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Movie Discussion Resource

The Reluctant Fundamentalist

Engage with culture without disengaging your faith.

posterGenre: Drama/thriller
Rating: M (violence, adult themes)
Length: 126 minutes
Starring: Riz Ahmed, Kate Hudson, Kiefer Sutherland, Live Schreiber
Director: Indian filmmaker Mira Nair (Salaam Bombay, Monsooon Wedding, Vanity Fair)
Screenplay: William Wheeler (2007 Booker short listed novel by Mohsin Hamid)

Brief synopsis
The film begins in a café in Lahore in 2011 where a Pakistani man Changez (Riz Ahmed) tells Bobby (Liev Schreiber), an American journalist, about his experiences in America. Roll back ten years, and we find a younger Changez fresh from Princeton, seeking fortune and glory on Wall Street with the prestigious financial consultancy Underwood Samson with his mentor Jim Scott (Kiefer Sutherland). The American Dream seems well within his grasp. He has a girlfriend Erica (Kate Hudson). But after 9/11, the American dream soon begins to slip into nightmare: profiled, wrongfully arrested, strip-searched and interrogated, he is transformed from a well-educated, upwardly mobile businessman to a scapegoat and perceived enemy. He is conflicted between his American Dream and the enduring call of his family’s homeland. (c) IFC Films

Questions for discussion
There is so much to discuss in this movie! Some general questions might provide enough framework to get started:

  • What stood out as the main points/highlights in the movie?
  • What themes are explored?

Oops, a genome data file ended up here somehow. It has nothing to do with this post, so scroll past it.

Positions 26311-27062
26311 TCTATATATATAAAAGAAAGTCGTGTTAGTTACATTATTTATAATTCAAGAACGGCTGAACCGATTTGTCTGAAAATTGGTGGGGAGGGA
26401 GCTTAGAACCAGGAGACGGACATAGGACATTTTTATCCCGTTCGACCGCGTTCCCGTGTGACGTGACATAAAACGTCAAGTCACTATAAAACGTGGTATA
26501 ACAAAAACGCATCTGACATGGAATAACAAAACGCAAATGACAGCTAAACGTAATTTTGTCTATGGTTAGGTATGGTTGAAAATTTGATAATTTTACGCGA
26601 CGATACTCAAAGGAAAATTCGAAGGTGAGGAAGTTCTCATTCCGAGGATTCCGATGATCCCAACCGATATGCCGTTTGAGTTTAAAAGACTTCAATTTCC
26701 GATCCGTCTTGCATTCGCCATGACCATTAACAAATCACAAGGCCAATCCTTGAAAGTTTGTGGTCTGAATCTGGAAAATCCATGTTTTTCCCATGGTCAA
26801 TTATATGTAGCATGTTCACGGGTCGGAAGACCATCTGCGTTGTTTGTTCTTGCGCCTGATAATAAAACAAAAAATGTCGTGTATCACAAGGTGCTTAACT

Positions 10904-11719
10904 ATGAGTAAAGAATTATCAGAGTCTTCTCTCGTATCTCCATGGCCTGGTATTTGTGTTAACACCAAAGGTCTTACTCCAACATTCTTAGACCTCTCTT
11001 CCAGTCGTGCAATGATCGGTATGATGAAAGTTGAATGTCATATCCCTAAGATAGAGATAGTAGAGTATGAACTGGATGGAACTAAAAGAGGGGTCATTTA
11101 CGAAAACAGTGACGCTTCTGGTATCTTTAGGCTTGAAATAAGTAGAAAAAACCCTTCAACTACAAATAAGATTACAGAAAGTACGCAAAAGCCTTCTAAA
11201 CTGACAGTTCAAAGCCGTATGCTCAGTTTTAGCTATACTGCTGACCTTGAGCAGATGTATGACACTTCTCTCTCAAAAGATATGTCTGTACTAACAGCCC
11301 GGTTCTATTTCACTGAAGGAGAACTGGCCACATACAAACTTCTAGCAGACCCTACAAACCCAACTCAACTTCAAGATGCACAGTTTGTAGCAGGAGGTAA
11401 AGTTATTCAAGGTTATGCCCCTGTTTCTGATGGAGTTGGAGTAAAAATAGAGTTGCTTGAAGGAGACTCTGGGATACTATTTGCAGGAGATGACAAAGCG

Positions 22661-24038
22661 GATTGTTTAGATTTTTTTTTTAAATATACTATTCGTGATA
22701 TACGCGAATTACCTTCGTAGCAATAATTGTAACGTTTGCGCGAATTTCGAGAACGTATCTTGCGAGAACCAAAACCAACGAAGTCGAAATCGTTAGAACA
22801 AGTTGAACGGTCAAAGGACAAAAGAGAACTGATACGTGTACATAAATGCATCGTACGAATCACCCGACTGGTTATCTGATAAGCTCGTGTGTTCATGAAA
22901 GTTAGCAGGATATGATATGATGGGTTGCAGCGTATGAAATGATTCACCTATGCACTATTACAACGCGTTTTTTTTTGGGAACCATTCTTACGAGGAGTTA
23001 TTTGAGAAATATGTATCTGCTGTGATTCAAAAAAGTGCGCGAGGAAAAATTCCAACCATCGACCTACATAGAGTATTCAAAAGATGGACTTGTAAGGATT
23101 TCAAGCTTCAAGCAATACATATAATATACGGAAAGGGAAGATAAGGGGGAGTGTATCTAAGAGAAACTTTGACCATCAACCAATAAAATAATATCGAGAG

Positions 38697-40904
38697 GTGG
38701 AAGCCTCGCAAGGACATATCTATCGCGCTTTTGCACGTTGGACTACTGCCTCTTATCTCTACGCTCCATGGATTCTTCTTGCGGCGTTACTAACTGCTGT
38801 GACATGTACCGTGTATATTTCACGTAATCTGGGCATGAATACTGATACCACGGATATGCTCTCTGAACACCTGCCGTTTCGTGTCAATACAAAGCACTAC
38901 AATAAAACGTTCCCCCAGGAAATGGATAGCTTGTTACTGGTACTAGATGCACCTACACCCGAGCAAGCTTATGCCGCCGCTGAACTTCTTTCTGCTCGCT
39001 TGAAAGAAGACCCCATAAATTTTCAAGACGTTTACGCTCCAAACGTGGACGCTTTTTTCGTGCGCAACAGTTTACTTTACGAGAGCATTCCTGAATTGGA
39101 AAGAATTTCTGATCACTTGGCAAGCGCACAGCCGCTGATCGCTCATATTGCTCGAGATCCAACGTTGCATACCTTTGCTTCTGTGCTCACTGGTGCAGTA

• What assumptions were embedded in the story?
  • What challenged you? What questions did it raise for you?
  • Are there aspects of the story that resonated with your own experience or with the experience of others in a similar situation?
  • Are there biblical or theological themes or characters that come to mind?

The film maker
Nair was educated in Delhi and at Harvard. She is a Hindu, married to a Muslim and his family comes from Uganda. It has become another home for Nair where she has set up a film-making school. She says, ‘The beauty of living in two or three places (and moving between worlds) is your world view is forced to expand. When you live only here (America), it’s a one-sided conversation with the rest of the world. I really believe that in spite of what George W. Bush once said: “You’re either with us or against us”—which is part of what propelled me to be a bridge-maker—there is a middle ground, not just in America but in the whole world. Many people are tired of the state of affairs now.” How might the filmmaker’s background impact upon the movie’s central theme? In what way might her filmmaking serve as a bridge-builder in a polarized world? Discuss.

Corporate greed
Jim Scott (Kiefer Sutherland) is the corporate killer, cold, clinical, determined – a Gordon Gekko for the 21st century. He is the mentor for a group of ambitious young business graduates in a Wall Street valuation firm. Changez adapts quickly to the cut- throat practice of making people redundant. The workers are the pawns in the process. In the Philippines, many are engaged in poorly paid manual labour and menial blue-collar jobs due to their lack of education or opportunity. In the time period depicted in the movie, the manufacturing industry sank to an historic low and investor confidence hit rock-bottom. Nearly 3 million Filipinos were unemployed and the unemployment rate in Metro Manila reached 17.8 percent. The impact of Wall Street professionals laying off workers in the interests of profit could not be more devastating. Discuss.

Under the microscope